A few years ago, I received an email from a teacher in my kids’ school:
Hello Dr. Namnezia, I teach French and Spanish at Yourkids’ School. A colleague mentioned you to me as someone who had lived in Mexico. I will be doing a cultural unit next week on the Mexican symbol, La Virgen de Guadalupe, with our 6th grade Spanish class. We were hoping you could visit the class and talk in English or in simple Spanish to them about La Virgen and what she means to most Mexicans, and also what she meant to you and your family.
My reply was:
Thanks for asking me to talk in your class, and yes, I was born and raised in Mexico City. However, I am probably not the person you want to to talk to your class about La Virgen de Guadalupe, since I am Jewish! (yes, there are Jews in Mexico, and no, they are not all sepharadic from Spain). So “La Virgen” didn’t really mean much at all to me and to my family. Perhaps when you do a unit about how Mexican society can be just as culturally and ethnically diverse as that of the United States, I’ll be happy to visit.
I have to admit my reply was a little snippy, but I was annoyed at the assumptions this dude was making. However, I have to admit he really did have a point, albeit a small one. See, in Mexico (and in a bunch of other places) the holiday season isn’t quite over yet, there’s still one more hurrah: Día de los Reyes, or Day of the Kings, also known as Epiphany. This marks the end of what is referred to as “Corrida de Guadalupe-Reyes”, which means a bunch of parties that occur between Dec. 12, Day of the Virgin of Guadalupe and Jan. 6, Kings Day. Some take this time as a personal challenge to go to a party and get drunk every day of the corrida. That’s 26 days of drinking. Growing up in a heavily catholic country one cannot but help celebrating some of these holidays. Not really as a family, but at friends’ houses, and at school, and at friends of friends’ houses, and the neighbors, you get the idea. We didn’t really do Christmas, or celebrate the day of the Virgin of Guadalupe, but we definitely did Kings Day. Not much in the way of exchanging presents, but in eating delicious Rosca de Reyes. Rosca is a delicious round, fluffy sweet bread, covered in crusty sugary bits alternating with dried fruit. Inside somewhere is one (or many) little plastic doll representing baby jesus. Or Jesús as they say in those parts. Everybody cuts a piece, and whoever gets the doll has to throw a party with tamales sometime in February. Since we didn’t do the tamale thing, my goal was to get as many dolls as possible. I think I had collected dozens as a kid. In contrast, my grandfather told me that once he actually made himself swallow jesus to avoid throwing a tamale party. He also told me, since he was fond of talking about such things, that it took three days for him to “pass” jesus.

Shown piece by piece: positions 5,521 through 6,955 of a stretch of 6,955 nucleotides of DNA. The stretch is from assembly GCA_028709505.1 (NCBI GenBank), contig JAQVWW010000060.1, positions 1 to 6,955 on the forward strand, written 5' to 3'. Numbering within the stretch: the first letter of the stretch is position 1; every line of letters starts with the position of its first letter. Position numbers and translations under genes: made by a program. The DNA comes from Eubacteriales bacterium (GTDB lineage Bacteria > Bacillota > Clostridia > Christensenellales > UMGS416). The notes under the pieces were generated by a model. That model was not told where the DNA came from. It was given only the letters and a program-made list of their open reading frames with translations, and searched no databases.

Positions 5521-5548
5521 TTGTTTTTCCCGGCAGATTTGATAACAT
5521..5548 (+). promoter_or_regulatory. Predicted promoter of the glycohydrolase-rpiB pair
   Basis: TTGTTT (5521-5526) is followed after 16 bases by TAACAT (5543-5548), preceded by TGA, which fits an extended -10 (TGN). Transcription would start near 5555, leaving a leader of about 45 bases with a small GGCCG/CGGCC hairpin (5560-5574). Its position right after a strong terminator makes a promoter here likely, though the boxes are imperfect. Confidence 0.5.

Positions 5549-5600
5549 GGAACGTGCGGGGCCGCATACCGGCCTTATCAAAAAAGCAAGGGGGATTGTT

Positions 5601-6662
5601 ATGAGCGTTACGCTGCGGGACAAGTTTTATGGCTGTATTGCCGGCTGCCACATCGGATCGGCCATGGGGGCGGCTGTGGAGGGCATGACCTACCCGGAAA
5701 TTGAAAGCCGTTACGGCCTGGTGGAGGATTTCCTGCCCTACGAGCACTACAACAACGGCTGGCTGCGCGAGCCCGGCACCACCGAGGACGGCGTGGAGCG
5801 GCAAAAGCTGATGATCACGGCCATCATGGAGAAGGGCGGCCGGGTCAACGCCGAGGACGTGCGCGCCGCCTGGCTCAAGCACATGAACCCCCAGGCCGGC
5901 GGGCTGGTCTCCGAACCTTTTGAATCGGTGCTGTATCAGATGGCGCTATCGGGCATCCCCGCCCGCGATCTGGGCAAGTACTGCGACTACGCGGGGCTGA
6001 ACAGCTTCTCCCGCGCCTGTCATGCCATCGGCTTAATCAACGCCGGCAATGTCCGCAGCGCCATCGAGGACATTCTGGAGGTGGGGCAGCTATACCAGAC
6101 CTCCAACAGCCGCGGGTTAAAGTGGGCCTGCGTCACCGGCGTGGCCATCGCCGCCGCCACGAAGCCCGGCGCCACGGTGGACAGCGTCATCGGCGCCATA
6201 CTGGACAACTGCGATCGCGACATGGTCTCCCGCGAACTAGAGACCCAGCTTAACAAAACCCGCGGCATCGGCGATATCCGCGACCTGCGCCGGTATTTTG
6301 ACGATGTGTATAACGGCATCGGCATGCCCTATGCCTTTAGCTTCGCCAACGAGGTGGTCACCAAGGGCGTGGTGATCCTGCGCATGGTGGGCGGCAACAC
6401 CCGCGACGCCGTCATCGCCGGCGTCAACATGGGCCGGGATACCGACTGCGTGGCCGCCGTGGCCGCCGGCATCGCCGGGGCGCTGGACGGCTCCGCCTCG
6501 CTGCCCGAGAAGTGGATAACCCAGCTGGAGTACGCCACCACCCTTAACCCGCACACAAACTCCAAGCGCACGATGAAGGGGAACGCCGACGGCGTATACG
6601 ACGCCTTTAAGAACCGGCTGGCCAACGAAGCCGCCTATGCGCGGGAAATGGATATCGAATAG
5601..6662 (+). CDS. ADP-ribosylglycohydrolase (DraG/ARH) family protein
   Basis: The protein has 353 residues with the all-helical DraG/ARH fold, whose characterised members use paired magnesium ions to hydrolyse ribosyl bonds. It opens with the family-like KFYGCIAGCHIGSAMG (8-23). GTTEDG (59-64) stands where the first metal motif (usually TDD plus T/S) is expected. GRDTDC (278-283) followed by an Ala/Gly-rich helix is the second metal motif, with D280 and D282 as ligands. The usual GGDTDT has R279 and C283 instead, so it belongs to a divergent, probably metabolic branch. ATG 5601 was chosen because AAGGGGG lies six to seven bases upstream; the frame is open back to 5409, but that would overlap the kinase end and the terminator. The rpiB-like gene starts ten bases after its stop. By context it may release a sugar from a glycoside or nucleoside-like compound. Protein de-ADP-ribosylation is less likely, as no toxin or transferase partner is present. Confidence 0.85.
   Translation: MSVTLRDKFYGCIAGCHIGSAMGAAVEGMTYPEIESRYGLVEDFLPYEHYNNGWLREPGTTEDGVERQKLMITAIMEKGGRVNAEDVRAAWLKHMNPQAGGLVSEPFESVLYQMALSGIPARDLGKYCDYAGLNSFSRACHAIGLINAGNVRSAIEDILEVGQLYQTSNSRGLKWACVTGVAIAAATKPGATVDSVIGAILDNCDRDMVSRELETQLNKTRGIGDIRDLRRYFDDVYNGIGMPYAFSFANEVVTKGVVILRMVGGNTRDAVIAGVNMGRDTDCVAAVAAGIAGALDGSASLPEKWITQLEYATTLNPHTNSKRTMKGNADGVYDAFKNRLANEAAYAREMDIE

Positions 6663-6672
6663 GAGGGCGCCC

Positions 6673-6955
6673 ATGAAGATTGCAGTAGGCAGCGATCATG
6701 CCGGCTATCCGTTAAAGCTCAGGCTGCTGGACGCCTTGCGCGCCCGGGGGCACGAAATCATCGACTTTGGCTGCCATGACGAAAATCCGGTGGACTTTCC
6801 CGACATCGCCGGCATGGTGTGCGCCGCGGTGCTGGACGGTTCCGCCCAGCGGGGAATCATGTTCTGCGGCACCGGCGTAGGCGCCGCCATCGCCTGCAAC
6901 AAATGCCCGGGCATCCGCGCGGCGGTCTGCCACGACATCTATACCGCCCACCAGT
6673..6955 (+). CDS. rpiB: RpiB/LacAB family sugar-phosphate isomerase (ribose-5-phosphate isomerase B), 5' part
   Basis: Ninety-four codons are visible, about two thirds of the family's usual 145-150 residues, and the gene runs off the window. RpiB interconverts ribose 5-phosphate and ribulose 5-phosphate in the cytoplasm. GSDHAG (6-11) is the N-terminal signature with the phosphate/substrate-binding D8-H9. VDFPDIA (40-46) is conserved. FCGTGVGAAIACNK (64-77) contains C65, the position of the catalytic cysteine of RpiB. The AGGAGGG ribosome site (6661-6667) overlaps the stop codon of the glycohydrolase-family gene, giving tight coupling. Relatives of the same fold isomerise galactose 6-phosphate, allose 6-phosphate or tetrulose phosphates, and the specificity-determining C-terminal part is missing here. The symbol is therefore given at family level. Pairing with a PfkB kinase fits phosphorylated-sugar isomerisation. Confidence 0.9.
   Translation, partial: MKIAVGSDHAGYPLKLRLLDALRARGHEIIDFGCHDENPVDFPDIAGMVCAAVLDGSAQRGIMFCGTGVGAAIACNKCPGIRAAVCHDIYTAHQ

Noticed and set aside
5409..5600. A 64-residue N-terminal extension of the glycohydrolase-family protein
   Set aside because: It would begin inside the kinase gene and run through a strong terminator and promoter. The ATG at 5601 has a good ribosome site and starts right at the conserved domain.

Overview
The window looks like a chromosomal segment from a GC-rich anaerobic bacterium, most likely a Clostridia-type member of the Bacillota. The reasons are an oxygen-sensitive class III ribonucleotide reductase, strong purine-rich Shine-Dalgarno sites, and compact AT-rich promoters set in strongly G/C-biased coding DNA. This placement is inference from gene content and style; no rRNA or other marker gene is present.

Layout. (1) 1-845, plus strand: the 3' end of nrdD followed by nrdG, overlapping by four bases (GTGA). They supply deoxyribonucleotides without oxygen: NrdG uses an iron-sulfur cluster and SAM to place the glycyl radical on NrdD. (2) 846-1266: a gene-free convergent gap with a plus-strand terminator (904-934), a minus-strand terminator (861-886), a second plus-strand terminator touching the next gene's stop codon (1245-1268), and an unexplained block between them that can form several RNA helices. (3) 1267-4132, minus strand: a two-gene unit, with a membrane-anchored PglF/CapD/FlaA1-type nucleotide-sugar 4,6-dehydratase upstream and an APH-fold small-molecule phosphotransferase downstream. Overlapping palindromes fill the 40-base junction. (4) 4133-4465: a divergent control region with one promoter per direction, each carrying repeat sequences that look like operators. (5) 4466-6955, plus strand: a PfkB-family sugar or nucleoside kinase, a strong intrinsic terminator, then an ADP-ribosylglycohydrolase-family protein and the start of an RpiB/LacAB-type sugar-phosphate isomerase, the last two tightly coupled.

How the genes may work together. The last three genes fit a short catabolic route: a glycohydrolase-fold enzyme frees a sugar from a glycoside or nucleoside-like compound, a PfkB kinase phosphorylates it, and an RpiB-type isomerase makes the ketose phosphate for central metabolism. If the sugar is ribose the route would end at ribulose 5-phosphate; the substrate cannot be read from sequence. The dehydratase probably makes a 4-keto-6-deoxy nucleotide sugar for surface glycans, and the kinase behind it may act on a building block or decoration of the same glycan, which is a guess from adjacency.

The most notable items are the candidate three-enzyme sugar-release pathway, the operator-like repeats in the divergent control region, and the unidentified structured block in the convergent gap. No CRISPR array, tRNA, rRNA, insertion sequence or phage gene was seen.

So, if you are depressed that the holidays are over, you’ve opened your presents, ate your fruitcake, lit your Hanukkah candles, stayed up until midnight to greet 2013, given the Christmas tree the ol’ heave-ho down the front steps, now’s your chance to keep ’em going for a few more days. Get yourself to your local Mexican bakery and order a big Rosca de Reyes. On January 6, eat it up and as a bonus you or one of your friends has to throw a tamale party in February.